“How can terrible events happening around the world be seen from a spiritual perspective?”
Not an easy question.
But for me, the word ‘hope’ comes to mind as I remember
… a young girl who wrote “In spite of everything, I still believe that people are really good at heart …. if I look up into the heavens, I think that it will all come right, and that this cruelty will end, and that peace and tranquility will return again” in her journal.
In spite of everything, in the midst of World War 11, hiding in an attic, Anne Frank had hope.
… words written on the wall of a prison camp: “I believe in the sun, even when it’s not shining. I believe in the stars, even when I see them not. I believe in God, even when God is silent.”
In spite of everything happening in Dachau’s concentration camp during WW11, someone had hope.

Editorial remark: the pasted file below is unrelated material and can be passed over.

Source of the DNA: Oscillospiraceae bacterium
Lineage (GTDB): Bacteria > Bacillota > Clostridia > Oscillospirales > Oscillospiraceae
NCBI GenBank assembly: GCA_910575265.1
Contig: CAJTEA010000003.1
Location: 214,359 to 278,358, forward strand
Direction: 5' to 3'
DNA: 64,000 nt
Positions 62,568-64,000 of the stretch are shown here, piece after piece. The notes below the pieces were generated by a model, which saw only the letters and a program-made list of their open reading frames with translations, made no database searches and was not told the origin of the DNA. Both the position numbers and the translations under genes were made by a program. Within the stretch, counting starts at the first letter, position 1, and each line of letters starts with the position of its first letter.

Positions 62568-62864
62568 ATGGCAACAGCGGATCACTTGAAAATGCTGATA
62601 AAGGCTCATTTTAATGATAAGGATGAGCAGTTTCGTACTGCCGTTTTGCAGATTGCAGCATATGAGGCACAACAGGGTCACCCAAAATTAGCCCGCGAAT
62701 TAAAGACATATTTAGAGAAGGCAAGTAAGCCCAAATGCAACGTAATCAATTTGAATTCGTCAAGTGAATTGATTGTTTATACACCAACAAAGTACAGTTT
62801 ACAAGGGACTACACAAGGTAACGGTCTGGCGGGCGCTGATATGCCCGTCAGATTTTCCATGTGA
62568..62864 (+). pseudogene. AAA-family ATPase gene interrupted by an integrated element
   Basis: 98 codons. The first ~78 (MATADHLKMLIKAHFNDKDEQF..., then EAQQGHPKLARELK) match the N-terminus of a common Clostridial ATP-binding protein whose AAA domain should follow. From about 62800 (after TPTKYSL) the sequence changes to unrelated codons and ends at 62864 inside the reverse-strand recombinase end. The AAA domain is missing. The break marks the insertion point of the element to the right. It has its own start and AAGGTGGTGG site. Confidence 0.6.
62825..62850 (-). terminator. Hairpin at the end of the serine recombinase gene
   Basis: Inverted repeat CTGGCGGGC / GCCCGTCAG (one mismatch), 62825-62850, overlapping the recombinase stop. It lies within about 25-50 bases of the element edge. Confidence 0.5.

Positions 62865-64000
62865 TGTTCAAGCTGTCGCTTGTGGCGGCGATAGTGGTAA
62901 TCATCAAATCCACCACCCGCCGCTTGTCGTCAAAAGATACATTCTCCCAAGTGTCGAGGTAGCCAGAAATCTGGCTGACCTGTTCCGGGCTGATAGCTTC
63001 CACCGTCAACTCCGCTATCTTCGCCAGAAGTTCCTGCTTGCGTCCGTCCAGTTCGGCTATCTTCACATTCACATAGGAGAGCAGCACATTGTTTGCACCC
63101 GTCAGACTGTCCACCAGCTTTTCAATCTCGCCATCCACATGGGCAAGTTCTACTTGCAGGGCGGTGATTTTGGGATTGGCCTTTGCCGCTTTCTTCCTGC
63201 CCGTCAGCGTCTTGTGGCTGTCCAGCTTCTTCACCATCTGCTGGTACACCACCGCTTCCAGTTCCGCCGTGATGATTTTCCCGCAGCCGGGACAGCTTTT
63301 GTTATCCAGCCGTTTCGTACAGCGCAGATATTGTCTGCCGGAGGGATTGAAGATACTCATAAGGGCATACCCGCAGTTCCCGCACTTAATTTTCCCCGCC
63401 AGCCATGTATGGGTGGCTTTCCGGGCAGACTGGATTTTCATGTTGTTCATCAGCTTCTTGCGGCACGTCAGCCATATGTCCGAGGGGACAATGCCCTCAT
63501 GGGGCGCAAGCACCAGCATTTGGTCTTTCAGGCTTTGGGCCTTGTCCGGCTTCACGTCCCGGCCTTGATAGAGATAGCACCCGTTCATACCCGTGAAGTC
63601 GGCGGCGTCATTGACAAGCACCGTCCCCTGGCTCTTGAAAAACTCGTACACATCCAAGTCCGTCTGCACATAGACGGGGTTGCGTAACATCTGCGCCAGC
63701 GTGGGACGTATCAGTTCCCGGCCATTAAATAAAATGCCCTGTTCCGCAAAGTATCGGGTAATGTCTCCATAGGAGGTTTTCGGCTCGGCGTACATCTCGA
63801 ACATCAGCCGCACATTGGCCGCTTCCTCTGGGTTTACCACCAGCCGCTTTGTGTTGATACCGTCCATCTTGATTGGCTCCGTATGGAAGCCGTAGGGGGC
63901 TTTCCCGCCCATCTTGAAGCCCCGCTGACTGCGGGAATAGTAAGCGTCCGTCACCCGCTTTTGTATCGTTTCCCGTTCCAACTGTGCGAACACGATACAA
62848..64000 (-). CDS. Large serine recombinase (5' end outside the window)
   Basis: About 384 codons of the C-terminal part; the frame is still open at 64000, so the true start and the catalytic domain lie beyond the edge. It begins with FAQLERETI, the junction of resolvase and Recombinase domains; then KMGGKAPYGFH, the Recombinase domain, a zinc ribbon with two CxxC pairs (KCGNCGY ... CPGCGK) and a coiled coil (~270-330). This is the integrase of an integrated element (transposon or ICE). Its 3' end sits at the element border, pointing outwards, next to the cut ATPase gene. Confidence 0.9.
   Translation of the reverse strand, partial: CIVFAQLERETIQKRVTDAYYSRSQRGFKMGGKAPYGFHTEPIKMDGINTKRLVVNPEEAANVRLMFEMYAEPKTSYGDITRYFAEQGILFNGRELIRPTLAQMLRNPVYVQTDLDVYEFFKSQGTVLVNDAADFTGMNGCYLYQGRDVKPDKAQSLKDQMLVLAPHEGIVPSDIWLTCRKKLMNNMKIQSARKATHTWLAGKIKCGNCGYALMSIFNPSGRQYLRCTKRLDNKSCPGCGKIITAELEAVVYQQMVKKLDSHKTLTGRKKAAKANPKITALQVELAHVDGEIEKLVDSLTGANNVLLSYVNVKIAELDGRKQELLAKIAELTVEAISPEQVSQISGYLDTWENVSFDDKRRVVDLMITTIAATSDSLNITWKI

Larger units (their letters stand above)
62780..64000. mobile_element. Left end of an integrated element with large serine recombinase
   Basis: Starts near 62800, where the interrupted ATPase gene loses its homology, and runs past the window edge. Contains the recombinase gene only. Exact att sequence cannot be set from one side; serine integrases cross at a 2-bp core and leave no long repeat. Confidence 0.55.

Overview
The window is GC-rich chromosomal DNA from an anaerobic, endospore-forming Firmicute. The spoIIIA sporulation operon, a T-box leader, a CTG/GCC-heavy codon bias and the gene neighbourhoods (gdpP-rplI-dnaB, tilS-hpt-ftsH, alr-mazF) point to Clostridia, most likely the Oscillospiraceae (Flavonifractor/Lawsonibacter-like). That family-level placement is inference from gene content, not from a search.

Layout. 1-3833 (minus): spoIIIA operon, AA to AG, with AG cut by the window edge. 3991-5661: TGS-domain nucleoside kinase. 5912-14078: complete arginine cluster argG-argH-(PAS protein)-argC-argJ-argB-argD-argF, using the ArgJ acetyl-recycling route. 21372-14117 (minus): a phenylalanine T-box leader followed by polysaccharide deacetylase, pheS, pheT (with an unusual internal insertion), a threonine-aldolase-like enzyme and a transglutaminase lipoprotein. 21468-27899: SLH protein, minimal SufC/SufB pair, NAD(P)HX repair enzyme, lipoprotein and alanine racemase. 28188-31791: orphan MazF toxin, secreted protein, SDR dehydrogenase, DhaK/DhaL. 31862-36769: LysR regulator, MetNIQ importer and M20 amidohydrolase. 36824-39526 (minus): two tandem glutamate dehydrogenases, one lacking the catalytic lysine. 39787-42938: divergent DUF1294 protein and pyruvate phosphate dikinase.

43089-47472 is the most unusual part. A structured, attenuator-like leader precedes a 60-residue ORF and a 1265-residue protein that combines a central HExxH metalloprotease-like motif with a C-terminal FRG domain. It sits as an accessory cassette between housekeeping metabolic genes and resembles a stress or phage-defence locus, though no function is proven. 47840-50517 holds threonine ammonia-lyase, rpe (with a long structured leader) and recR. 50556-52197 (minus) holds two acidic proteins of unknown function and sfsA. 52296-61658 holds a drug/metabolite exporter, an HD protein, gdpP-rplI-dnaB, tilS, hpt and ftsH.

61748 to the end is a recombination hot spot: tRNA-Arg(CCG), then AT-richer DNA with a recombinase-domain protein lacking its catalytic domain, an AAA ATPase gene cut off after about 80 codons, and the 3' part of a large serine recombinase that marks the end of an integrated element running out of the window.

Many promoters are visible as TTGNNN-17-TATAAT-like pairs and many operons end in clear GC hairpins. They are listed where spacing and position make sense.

… six crudely printed words “Life is a gift from God” on a wall in a very small room in a refugee centre where four young women taught songs to pre-school malnourished, sickly and orphaned children. No room to sit in the noisy, hot, humid, dusty and impossibly crowded room, yet the children sang and moved spontaneously with joy!
In spite of everything happening in Sri Lanka, a country torn apart by civil war, someone had hope.
In spite of everything.
In the midst of
… a terrifying yesterday
… a bleak, and often hungry, today
… a potentially fearful tomorrow
In each of these situations, there was hope!
Anne Frank’s words – words of hope.
The Dachau prisoner’s words – words of hope.
The Sri Lankan’s words – words of hope.
Though our future may seem bleak, frightening to some,
we must allow the hope of those in seemingly hopeless situations in the past,
to speak hope to our present situation.
Let us hold onto the words of a young girl and may there be hope
“in spite of everything.”
Photo & Text © june maffin